Tax-Related Barriers

Two women pouring over tax receipts

Breaking Down Tax-Related Barriers for ALICE Households

The term ALICE, which stands for Asset Limited, Income Constrained, Employed, describes a sizeable American demographic that is often overlooked in discussions about financial stability. While these households earn above the federal poverty level, they still face difficulties in affording basic necessities like housing, food, and healthcare. One of the little-known challenges that ALICE households face is navigating the complex landscape of taxation. Here are some tax-related binds that exacerbate the financial struggles of ALICE households.

couple looking stressed while filing taxes

General Taxation Inequality

If you’ve ever heard the expression, “the rich get richer and the poor get poorer,” it’s important to understand that unjust taxation plays a major role in this somber truth. In general, tax structures in 45 US States exacerbate income inequality by exacting a greater share of income from low- and middle-income households than wealthy ones. In fact, the lower a household income is, the higher the overall state and local tax burden it shoulders, a fact that keeps struggling families from finding relief or upward economic mobility. 

Some prime examples of unjust tax burdens include property and sales tax structuring. Let’s take a look at each.

Property Taxes and Housing Insecurity

Low-income families often struggle with housing costs, and property taxes can disproportionately burden ALICE households, particularly in states with property tax assessment limits

  • For renters: landlords often pass on the cost of property taxes to tenants in the form of higher rent. Whereas these costs are limited by state and local laws for homeowners, landlord-controlled rents are far more subjective and may include hidden fees that exceed each tenant’s share of property taxes. Further, in some states, homeowners who have the time and know-how can also appeal their property tax assessment if they feel it is unjust, which is not an option for renters.
  • For homeowners: In places with property tax assessment limits, these limits create taxation disparities between new and longtime homeowners. New homeowners, whose properties are assessed closer to the market value, may be taxed significantly more than those who have owned their homes for the average duration within their city or state. For ALICE households who experience greater struggles in purchasing homes and paying mortgage bills, unjust property tax rates can punish rather than reward their efforts.

The Regressive Nature of Sales Tax

Sales tax is often considered a regressive tax because it places a disproportionate tax burden on low-income individuals. For ALICE households, a larger percentage of their income goes toward essential goods and services, which are subject to sales tax. This means that they end up paying a higher proportion of their income in sales tax compared to higher-income households.

elder man looking stressed while filing taxes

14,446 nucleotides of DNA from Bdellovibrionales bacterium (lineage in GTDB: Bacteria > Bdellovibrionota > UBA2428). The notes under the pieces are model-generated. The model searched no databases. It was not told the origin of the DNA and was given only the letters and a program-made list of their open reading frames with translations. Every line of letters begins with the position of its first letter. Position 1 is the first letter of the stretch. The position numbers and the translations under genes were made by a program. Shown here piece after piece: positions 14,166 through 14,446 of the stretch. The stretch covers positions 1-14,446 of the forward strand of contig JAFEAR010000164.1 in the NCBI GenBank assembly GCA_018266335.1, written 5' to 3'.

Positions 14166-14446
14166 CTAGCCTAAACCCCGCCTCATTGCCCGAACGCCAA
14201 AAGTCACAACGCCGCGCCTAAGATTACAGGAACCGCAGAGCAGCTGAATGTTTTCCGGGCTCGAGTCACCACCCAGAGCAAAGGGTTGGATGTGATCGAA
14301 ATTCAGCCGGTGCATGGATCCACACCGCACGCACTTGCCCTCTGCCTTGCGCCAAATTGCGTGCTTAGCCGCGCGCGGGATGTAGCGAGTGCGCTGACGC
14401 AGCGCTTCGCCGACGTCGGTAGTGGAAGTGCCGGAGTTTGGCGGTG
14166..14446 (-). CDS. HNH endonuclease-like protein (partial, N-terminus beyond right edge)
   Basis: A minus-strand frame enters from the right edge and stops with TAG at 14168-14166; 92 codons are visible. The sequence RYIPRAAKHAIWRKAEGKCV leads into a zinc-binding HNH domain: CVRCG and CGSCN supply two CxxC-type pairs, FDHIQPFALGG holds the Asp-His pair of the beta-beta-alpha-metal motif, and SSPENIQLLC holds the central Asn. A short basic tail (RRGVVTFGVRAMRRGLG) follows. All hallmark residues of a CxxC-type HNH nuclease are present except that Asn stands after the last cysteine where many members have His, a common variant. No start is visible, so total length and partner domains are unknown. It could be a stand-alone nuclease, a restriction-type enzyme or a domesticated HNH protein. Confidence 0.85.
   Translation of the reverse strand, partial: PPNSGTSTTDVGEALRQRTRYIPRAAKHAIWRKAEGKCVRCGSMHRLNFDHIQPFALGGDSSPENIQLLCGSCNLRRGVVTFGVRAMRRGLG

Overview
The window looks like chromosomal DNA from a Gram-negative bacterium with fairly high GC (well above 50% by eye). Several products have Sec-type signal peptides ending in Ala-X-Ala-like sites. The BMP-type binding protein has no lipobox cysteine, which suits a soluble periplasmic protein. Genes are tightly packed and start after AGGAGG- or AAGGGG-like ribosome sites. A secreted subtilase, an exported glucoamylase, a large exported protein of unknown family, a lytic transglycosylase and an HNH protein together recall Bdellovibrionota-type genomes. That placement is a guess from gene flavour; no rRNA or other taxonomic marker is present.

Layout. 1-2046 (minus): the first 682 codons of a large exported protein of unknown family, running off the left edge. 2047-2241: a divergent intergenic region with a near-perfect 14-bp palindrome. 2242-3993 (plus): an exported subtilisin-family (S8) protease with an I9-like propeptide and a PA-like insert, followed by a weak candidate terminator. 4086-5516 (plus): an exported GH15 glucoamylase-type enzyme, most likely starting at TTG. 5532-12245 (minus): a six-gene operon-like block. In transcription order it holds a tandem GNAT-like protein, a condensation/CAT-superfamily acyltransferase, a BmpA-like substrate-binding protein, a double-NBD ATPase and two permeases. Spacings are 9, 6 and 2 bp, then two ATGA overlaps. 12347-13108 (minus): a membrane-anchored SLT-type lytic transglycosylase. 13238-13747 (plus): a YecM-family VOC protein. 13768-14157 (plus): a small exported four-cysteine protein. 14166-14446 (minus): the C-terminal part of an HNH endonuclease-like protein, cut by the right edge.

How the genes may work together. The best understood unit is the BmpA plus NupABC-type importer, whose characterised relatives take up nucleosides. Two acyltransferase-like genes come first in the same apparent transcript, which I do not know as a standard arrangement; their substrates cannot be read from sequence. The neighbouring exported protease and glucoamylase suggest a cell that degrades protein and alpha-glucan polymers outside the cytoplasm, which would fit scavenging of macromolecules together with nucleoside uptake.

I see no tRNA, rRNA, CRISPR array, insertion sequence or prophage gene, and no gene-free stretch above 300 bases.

The Complexity of Tax Credits

Besides inequitable tax burdens, many ALICE families have difficulty taking advantage of the very tax credits that are designed to help them simply because of their complexity. Examples of these include the Earned Income Tax Credit (EITC) and Child Tax Credit. Filing for these credits involves understanding intricate aspects of tax law, filling out multiple forms, and sometimes even paying for professional tax preparation services. Households who aren’t equipped to do this risk leaving their benefits unclaimed.

The "Benefits Cliff" Dilemma

Then there’s the "benefits cliff," which refers to the sudden loss of public assistance when a person's income exceeds a certain threshold, however minimal. For ALICE households, a small increase in income can result in losing valuable tax credits or other forms of public assistance that effectively outweigh the value of the additional income. This creates a disincentive for career advancement and keeps them trapped in a cycle of financial instability.

By understanding and addressing these tax-related barriers, we can take significant steps toward improving the financial stability of ALICE households. It's not just a matter of fairness; it's a matter of creating a society where everyone has the opportunity to succeed.

two women trying to file their taxes

Get FREE Tax Filing Services With United Way of York County

United Way of York County in Pennsylvania assists working households in our community to achieve financial stability by collaboratively and equitably reducing barriers to prosperity. We offer access to free health and human services like assistance with tax preparation, child care, affordable prescription medications,  transportation support, and more to fight for the financial stability for all members of our community. 

Need help with your taxes? We offer essential tax resources like MyFreeTaxes® and our Volunteer Income Tax Assistance (VITA). Contact us to get the services you need for a financially successful future. Alternatively, consider supporting us by making a donation today!